ESCAPE TO FREEDOM The Niagara River was often the last crossing for people escaping slavery in the United States. From the early 1800s until the end of the Civil War in 1865, thousands of people passed through Western New York as they traveled to freedom in Canada. The Underground Railroad, a secret network of people who assisted those escaping slavery by providing money, food, clothing and temporary shelter, made the journey possible.
UNDERGROUND RAILROAD HERITAGE CENTER The stories read like a script for a Hollywood drama. There’s raw physical courage, a daunting natural obstacle, last minute heroics and the triumph of good over evil. These are the long overlooked and untold stories of runaway slaves escaping bondage — told in riveting detail at the Niagara Falls Underground Railroad Heritage Center. Housed in the former U.S. Custom House, the Heritage Center uses newspapers articles, letters and diary entries written at the time to illuminate the epic struggle of enslaved African Americans to gain their freedom in Canada. With its location on the border of Canada, Niagara Falls was one of the most important destinations on the Underground Railroad. Free African Americans called it home and many worked in the city’s hotels and inns. For those still enslaved, the city was the much-dreamed-of last stop before crossing the Niagara River to Canada. Through multimedia displays, a recreation of the Cataract House Hotel dining room, historic artifacts, beautiful illustrations and a short film, the Heritage Center tells the true stories of the heroic Americans who fought for freedom and justice on the bluffs overlooking the Niagara Gorge. The Underground Railroad Heritage Center is located at 825 Depot Avenue W. in Niagara Falls. It is open Tuesday through Sunday at 10 am. For more information visit: niagarafallsundergroundrailroad.org 4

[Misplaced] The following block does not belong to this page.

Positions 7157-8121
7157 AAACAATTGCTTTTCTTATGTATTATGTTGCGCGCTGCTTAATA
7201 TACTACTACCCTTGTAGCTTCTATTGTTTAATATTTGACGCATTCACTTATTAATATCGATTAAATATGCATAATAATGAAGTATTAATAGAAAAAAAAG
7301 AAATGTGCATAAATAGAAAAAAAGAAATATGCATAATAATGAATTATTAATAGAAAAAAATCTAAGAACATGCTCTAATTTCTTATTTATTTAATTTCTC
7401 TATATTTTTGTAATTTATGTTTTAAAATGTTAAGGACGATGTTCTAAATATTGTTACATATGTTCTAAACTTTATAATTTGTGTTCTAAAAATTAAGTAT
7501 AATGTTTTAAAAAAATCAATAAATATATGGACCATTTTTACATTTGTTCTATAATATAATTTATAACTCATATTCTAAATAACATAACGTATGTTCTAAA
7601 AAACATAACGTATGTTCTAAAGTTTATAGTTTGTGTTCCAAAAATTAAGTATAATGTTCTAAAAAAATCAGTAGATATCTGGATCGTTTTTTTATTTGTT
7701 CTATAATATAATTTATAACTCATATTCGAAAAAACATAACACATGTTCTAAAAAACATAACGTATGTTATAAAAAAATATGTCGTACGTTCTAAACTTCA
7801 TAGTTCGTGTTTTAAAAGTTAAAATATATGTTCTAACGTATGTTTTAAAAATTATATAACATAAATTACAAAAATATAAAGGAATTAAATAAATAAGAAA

A guide to the sights, sounds, tastes and heritage of Buffalo's African American community